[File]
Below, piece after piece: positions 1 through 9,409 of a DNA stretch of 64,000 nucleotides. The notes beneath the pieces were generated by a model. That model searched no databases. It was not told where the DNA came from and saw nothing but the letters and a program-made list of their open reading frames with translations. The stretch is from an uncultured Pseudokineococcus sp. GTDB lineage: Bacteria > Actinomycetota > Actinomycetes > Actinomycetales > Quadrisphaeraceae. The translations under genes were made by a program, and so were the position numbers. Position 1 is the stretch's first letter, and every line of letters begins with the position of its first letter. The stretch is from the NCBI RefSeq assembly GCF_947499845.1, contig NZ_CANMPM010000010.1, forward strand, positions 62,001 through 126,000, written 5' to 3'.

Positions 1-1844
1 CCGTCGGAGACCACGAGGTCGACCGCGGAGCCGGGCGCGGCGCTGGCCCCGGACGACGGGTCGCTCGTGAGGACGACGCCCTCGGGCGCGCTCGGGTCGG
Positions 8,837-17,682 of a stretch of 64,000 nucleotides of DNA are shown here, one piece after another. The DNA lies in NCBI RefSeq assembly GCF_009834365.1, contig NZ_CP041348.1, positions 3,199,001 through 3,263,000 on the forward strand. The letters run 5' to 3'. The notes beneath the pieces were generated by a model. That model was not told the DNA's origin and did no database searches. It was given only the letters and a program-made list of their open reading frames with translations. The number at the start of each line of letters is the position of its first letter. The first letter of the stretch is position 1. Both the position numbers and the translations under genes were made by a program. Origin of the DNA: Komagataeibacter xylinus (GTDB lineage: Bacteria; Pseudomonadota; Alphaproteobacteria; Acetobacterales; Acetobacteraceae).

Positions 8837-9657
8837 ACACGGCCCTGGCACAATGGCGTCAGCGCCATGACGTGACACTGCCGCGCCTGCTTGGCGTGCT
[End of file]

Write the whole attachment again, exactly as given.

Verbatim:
Below, piece after piece: positions 1 through 9,409 of a DNA stretch of 64,000 nucleotides. The notes beneath the pieces were generated by a model. That model searched no databases. It was not told where the DNA came from and saw nothing but the letters and a program-made list of their open reading frames with translations. The stretch is from an uncultured Pseudokineococcus sp. GTDB lineage: Bacteria > Actinomycetota > Actinomycetes > Actinomycetales > Quadrisphaeraceae. The translations under genes were made by a program, and so were the position numbers. Position 1 is the stretch's first letter, and every line of letters begins with the position of its first letter. The stretch is from the NCBI RefSeq assembly GCF_947499845.1, contig NZ_CANMPM010000010.1, forward strand, positions 62,001 through 126,000, written 5' to 3'.

Positions 1-1844
1 CCGTCGGAGACCACGAGGTCGACCGCGGAGCCGGGCGCGGCGCTGGCCCCGGACGACGGGTCGCTCGTGAGGACGACGCCCTCGGGCGCGCTCGGGTCGG
Positions 8,837-17,682 of a stretch of 64,000 nucleotides of DNA are shown here, one piece after another. The DNA lies in NCBI RefSeq assembly GCF_009834365.1, contig NZ_CP041348.1, positions 3,199,001 through 3,263,000 on the forward strand. The letters run 5' to 3'. The notes beneath the pieces were generated by a model. That model was not told the DNA's origin and did no database searches. It was given only the letters and a program-made list of their open reading frames with translations. The number at the start of each line of letters is the position of its first letter. The first letter of the stretch is position 1. Both the position numbers and the translations under genes were made by a program. Origin of the DNA: Komagataeibacter xylinus (GTDB lineage: Bacteria; Pseudomonadota; Alphaproteobacteria; Acetobacterales; Acetobacteraceae).

Positions 8837-9657
8837 ACACGGCCCTGGCACAATGGCGTCAGCGCCATGACGTGACACTGCCGCGCCTGCTTGGCGTGCT